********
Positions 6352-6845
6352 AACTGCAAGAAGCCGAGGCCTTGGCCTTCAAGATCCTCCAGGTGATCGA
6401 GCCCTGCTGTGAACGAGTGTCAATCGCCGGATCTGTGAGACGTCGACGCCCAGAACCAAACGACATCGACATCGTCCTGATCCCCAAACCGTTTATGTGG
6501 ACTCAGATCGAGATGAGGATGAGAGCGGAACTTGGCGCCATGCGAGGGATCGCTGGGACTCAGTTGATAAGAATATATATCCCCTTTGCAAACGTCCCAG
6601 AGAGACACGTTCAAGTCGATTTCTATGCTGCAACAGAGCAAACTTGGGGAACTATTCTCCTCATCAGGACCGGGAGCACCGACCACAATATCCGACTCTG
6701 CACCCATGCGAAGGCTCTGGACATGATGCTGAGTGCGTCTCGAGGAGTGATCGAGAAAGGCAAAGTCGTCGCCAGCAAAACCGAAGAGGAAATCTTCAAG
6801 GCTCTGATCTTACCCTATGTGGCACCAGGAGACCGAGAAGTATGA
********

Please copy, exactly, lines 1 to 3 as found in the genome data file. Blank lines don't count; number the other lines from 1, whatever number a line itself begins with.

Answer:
Positions 6352-6845
6352 AACTGCAAGAAGCCGAGGCCTTGGCCTTCAAGATCCTCCAGGTGATCGA
6401 GCCCTGCTGTGAACGAGTGTCAATCGCCGGATCTGTGAGACGTCGACGCCCAGAACCAAACGACATCGACATCGTCCTGATCCCCAAACCGTTTATGTGG